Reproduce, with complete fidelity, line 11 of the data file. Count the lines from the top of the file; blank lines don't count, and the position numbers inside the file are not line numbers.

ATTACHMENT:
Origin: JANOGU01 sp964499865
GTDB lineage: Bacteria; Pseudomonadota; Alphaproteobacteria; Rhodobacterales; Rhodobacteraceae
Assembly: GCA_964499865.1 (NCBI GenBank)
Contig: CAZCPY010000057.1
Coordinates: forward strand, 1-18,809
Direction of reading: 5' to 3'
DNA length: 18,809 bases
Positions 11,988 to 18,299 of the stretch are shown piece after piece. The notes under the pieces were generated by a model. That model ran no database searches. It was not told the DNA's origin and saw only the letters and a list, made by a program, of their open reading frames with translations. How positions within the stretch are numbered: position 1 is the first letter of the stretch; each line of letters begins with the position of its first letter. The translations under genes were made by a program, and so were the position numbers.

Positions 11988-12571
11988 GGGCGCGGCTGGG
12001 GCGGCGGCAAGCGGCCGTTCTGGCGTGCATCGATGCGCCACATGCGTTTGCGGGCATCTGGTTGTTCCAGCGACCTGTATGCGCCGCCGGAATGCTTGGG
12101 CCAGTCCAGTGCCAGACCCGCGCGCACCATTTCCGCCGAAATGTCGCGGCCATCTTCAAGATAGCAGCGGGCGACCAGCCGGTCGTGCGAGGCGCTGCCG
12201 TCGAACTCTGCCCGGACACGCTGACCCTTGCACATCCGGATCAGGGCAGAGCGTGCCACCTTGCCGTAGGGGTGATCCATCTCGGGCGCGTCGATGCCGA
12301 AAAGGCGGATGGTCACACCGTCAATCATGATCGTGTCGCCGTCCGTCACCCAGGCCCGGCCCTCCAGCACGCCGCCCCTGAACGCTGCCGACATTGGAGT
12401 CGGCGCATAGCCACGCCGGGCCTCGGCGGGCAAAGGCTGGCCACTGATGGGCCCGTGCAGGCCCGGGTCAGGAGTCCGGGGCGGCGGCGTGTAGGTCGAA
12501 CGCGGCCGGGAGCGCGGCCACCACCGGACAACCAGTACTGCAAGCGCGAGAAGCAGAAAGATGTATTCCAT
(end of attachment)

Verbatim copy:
12001 GCGGCGGCAAGCGGCCGTTCTGGCGTGCATCGATGCGCCACATGCGTTTGCGGGCATCTGGTTGTTCCAGCGACCTGTATGCGCCGCCGGAATGCTTGGG